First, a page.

So, I set out to find a face wash that doesn’t contain micro-beads. I discovered that it is extremely difficult to find any exfoliating face wash that doesn’t contain plastic micro-beads (there are some - the “Beat the Micro Bead” app lets you scan barcodes on your smart phone when you are out shopping to help you find them), so decided that the best option was to avoid exfoliating products until the industry has sorted out this problem. However, given that I am giving up all single-use plastic for Lent, eliminating the plastic micro-beads was not enough – I needed to find a face wash without plastic packaging. The only solution I have found (and I would be grateful to hear suggestions if anyone reading this has any other ideas) was to go for a Lush product. Whilst Lush cleansers come in plastic tubs, they will take the tubs back when you are finished with them and re-use them. This seems like a good idea to me.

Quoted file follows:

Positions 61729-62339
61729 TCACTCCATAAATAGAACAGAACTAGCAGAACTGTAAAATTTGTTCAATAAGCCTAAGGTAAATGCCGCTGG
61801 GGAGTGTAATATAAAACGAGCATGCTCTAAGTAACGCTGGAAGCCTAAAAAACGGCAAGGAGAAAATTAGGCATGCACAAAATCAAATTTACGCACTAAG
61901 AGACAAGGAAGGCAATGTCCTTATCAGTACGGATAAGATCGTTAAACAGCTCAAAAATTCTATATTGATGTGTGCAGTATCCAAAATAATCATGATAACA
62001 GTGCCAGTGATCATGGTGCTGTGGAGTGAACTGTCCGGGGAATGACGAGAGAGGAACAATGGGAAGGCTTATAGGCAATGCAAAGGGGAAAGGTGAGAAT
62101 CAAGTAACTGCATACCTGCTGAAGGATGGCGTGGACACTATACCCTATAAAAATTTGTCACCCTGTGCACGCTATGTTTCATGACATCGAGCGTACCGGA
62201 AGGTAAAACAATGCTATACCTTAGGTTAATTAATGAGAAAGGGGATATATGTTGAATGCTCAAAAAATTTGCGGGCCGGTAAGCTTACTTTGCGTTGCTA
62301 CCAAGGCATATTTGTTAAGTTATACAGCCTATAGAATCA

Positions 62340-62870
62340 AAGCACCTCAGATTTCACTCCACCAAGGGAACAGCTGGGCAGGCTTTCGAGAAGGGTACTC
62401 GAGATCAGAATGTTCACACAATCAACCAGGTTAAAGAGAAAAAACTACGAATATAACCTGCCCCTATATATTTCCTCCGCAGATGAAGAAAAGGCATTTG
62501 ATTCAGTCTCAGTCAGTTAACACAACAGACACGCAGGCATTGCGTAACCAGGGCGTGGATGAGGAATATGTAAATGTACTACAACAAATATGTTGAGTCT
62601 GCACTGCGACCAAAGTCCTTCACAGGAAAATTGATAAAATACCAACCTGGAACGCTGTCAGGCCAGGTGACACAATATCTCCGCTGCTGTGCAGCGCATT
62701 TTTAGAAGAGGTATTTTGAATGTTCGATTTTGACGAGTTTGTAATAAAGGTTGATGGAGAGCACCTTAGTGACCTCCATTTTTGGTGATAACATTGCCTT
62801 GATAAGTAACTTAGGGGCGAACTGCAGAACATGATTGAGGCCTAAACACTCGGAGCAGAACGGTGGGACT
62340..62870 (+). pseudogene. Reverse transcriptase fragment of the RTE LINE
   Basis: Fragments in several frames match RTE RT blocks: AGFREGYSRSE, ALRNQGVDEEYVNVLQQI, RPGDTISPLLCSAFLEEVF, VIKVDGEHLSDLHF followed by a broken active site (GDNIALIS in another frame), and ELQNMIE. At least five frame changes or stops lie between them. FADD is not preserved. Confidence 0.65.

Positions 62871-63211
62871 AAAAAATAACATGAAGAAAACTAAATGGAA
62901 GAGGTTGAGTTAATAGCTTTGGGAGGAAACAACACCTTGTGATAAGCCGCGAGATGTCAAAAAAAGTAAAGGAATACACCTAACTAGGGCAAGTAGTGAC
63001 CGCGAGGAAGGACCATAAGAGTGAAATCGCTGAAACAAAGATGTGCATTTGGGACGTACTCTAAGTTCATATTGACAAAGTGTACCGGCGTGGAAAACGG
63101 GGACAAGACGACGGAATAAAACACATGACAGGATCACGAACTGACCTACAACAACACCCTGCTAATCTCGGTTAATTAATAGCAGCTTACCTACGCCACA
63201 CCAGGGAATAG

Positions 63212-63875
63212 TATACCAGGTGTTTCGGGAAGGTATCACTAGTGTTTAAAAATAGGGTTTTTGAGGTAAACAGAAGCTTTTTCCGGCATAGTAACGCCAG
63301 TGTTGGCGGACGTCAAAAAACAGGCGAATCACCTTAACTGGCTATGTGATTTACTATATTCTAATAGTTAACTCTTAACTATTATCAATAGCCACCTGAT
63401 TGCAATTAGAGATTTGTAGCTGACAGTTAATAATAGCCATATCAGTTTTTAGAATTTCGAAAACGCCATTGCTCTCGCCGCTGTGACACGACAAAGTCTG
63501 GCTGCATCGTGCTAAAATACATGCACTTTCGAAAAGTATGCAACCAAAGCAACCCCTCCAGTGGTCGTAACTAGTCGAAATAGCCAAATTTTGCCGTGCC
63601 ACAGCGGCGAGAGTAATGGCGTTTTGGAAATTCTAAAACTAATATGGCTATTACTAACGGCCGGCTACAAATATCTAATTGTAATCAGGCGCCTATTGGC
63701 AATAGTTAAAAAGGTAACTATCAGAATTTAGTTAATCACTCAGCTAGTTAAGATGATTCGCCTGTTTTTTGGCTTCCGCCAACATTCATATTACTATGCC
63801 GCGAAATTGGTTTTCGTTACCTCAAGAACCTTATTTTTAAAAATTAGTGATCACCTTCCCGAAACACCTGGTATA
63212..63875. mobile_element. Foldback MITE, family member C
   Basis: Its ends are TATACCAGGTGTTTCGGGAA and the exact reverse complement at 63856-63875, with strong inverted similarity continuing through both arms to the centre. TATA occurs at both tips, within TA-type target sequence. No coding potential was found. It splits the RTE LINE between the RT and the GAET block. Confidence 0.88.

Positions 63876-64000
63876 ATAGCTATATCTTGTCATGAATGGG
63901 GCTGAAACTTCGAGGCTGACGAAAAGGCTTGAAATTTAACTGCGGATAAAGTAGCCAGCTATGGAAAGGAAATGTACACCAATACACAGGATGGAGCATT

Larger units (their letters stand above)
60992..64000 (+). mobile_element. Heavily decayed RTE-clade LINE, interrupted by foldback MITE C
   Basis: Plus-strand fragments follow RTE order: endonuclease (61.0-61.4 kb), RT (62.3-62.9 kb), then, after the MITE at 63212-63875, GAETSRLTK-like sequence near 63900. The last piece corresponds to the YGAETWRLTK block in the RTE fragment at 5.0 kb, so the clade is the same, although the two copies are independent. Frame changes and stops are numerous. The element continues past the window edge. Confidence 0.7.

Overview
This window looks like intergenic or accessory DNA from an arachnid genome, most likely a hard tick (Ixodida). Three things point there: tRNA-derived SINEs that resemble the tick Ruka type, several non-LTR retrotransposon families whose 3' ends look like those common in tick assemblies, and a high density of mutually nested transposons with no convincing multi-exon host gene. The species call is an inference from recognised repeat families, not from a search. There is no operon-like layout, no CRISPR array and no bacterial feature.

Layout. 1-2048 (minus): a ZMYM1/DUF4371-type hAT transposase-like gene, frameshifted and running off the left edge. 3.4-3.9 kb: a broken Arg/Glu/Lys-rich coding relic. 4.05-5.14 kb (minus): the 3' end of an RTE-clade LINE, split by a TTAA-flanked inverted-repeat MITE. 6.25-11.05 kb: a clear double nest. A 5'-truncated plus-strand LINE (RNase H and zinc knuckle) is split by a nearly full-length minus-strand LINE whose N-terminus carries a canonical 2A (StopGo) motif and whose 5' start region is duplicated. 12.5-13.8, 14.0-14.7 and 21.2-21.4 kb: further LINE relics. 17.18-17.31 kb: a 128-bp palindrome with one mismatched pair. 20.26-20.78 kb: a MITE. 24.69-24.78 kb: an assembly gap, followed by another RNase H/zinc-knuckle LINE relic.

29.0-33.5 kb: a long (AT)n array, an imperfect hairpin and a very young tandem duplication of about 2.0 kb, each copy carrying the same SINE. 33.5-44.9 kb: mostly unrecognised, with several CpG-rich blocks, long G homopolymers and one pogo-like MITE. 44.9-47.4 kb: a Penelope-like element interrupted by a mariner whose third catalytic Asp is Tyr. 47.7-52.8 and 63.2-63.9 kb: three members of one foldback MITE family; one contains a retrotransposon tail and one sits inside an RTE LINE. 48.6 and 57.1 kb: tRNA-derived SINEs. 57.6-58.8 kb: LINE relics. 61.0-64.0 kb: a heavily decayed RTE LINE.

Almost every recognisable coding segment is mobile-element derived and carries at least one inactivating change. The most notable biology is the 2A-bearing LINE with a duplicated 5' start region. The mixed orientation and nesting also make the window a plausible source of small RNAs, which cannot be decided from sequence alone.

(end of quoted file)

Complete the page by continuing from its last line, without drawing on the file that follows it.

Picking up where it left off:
Toothpaste. I am militant about brushing my teeth and am reluctant to compromise on something so important. Many people taking this challenge would argue that, if you buy a large tube of toothpaste, it lasts long enough that the plastic packaging shouldn’t count as “single-use”. I think I agree, but out of interest I thought I would see if I could find a plastic-free alternative. Again, Lush has come up trumps with their toothy tabs (I promise I have not received any incentive from Lush to write this blog – they just have a decent selection of plastic-free toiletries). I will let you know what they are like.
How about toilet paper? I buy my toilet paper in bulk so currently have a good supply in the cupboard, but if this runs out during Lent (which it probably will...) I am really not sure where to source plastic-free loo roll. I seem to remember being able to buy a two pack of Andrew wrapped in paper packaging, but so far I can’t find this anywhere. Even Andrex’s Eco Toilet Tissue only seems to come wrapped in plastic. Any ideas..?